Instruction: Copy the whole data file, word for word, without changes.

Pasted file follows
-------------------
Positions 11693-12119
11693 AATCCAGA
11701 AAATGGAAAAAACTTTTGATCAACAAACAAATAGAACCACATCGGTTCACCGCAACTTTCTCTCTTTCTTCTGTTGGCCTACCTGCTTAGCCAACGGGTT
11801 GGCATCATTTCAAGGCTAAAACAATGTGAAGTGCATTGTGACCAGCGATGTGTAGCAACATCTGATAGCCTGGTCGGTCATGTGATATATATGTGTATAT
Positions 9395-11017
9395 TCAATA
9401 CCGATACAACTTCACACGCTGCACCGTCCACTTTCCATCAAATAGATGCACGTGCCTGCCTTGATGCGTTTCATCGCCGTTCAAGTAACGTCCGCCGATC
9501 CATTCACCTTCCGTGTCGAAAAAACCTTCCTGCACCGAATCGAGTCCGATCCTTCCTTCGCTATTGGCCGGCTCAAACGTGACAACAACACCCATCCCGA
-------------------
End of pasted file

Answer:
Positions 11693-12119
11693 AATCCAGA
11701 AAATGGAAAAAACTTTTGATCAACAAACAAATAGAACCACATCGGTTCACCGCAACTTTCTCTCTTTCTTCTGTTGGCCTACCTGCTTAGCCAACGGGTT
11801 GGCATCATTTCAAGGCTAAAACAATGTGAAGTGCATTGTGACCAGCGATGTGTAGCAACATCTGATAGCCTGGTCGGTCATGTGATATATATGTGTATAT
Positions 9395-11017
9395 TCAATA
9401 CCGATACAACTTCACACGCTGCACCGTCCACTTTCCATCAAATAGATGCACGTGCCTGCCTTGATGCGTTTCATCGCCGTTCAAGTAACGTCCGCCGATC
9501 CATTCACCTTCCGTGTCGAAAAAACCTTCCTGCACCGAATCGAGTCCGATCCTTCCTTCGCTATTGGCCGGCTCAAACGTGACAACAACACCCATCCCGA